"So he said, 'Eric, man, that's not what we want. We want you to come around. Jackie Slater comes over. Jack Youngblood.' Then he goes on and says, 'I want you to be around. I want you to be part of the team.' I didn't say nothing. I just listened. I said, 'Jeff, I'm going to say this much to you. It's my last thing. First of all, I like [former Titans running back] Eddie George. Eddie George speaks very highly of you. I give you a pass because of Eddie. But I'm going to say this to you, Jeff: You never ever have to worry about me at a game again at the Coliseum as long as you're coaching. I'm not coming ever again. I don't want nobody to feel uncomfortable. Most definitely I don't want the players to feel uncomfortable. I don't care about your coaches feeling uncomfortable. I'm all about the players. You never have to worry about ever seeing me again.'

"He said, 'Eric, that's not what we want.' I said, 'As long as you're coaching, you won't have to worry about ever seeing me again.' I said, 'Jeff, I want to thank you for having the [guts] to call me. ... You have a good night.' And that was it. That was two weeks ago Thursday, right before the Dolphins game. They haven't reached out to me until [Monday]."

Well, now. That does not sound like a conversation that went very well, or ended very well, or is likely to result in a detente anytime soon. Fisher, for his part, responded by saying (among other things):

"We want him to be a part of this organization. That's what we stand for. ... In no way shape or form do we want to eliminate him. We want to include him. If Eric took it as if we were eliminating him, it was a misunderstanding, just as Kevin (Executive Vice President of Football Operations Kevin Demoff) said in his tweets. We want Eric to be a part of it and we still want Eric to be part of it.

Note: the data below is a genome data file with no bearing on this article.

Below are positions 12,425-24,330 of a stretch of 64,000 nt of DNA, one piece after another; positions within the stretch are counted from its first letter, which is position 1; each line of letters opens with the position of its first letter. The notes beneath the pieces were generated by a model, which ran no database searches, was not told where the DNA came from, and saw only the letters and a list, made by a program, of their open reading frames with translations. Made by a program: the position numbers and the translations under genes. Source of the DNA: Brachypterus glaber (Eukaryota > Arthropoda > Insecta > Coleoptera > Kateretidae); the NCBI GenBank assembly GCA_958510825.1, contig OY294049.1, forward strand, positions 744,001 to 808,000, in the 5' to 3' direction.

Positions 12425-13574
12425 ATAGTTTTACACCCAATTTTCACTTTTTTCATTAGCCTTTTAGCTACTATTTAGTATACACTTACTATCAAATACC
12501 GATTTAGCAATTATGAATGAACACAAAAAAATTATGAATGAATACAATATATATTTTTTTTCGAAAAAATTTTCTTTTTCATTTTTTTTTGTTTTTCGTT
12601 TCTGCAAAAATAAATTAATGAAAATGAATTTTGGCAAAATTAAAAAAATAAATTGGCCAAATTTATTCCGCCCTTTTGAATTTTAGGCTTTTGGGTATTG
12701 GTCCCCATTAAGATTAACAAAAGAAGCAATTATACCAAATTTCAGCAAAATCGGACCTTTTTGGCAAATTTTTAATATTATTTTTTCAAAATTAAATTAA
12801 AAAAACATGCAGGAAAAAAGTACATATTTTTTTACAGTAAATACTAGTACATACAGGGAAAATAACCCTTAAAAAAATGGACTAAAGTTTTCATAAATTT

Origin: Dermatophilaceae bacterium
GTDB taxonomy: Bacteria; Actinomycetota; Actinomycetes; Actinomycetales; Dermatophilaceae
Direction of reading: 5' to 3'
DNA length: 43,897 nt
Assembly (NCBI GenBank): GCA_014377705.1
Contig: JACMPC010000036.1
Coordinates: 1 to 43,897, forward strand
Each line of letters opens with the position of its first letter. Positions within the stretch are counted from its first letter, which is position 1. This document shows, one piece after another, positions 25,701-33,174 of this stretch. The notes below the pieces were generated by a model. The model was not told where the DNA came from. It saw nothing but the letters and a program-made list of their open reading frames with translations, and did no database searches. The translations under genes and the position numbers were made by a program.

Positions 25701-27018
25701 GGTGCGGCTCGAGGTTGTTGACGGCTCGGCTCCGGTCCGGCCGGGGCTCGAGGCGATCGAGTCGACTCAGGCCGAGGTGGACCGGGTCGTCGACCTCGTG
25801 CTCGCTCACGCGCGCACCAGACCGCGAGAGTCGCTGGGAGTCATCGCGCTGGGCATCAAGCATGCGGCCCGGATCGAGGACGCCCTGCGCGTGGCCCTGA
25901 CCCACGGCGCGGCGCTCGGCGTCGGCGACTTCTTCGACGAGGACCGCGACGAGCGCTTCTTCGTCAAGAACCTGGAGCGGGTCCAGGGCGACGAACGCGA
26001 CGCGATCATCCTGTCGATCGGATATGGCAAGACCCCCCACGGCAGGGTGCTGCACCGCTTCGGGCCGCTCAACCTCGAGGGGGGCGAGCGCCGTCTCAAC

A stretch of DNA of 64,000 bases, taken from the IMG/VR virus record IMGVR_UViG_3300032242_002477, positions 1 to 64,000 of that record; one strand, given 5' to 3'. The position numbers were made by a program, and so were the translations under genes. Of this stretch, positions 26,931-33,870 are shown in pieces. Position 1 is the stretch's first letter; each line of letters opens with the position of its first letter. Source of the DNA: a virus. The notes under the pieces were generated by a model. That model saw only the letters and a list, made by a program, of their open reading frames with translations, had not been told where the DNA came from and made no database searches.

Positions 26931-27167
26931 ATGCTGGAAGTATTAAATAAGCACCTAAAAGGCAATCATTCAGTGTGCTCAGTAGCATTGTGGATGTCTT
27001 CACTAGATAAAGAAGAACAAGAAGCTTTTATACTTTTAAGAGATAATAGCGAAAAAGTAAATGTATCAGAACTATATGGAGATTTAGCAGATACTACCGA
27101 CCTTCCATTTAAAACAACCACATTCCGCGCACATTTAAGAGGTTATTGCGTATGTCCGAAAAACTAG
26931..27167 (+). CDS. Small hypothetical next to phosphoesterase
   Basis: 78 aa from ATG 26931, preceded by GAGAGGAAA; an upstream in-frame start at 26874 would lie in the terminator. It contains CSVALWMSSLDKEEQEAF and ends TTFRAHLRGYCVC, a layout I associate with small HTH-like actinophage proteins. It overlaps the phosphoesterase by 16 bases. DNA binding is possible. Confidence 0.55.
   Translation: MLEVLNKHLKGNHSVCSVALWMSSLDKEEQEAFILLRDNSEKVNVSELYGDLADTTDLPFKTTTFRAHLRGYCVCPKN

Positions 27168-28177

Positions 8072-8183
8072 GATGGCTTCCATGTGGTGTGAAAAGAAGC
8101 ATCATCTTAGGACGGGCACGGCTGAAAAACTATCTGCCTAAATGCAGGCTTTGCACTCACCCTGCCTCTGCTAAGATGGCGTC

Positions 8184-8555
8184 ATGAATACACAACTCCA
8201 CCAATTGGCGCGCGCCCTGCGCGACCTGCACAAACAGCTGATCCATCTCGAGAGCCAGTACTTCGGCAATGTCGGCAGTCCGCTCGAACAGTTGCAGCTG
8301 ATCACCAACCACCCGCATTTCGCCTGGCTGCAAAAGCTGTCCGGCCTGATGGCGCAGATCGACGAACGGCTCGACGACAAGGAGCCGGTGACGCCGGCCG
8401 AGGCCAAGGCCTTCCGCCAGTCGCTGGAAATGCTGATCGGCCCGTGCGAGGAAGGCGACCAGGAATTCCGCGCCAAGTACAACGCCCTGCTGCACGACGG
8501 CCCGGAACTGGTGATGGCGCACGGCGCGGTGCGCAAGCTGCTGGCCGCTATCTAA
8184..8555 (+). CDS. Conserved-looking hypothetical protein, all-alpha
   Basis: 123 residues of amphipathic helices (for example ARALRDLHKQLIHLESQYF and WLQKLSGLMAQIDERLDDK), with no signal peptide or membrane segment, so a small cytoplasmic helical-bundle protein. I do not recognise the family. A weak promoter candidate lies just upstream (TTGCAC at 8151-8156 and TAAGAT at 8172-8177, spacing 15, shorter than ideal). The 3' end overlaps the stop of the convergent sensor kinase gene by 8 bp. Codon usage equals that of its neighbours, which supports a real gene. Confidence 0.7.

"I have engaged every single player to the best of my ability to be a part of this. If Eric has an issue with the organization, that's Eric's issue, not ours. We welcome him with open arms. Eric happens to be the only player that has gone on the record and been critical of what we're doing, but that's OK. He's entitled to his opinion. This is a new experience for us and this is a new Rams family and we want to include all the former Rams in our future."

It would be a shame if the Rams and Dickerson couldn't work things out but there seems to be a good deal of personal animosity here. It may take a change before fences can be mended. And maybe there will be one after all. Fisher was rumored to be on the verge of a contract extension earlier this season but a new deal never materialized. Considering he kept No. 1 pick Jared Goff on the bench for more than half the season while running Case Keenum out there week after week, and that he's not experienced much (any) success with the Rams, there is plenty of reason to move on beyond his alienation of a team legend.

CBS Sports Writer

Jared Dubin is a New York lawyer and writer. He joined CBSSports.com in 2014 and has since spent far too much of his time watching film and working in spreadsheets. Full Bio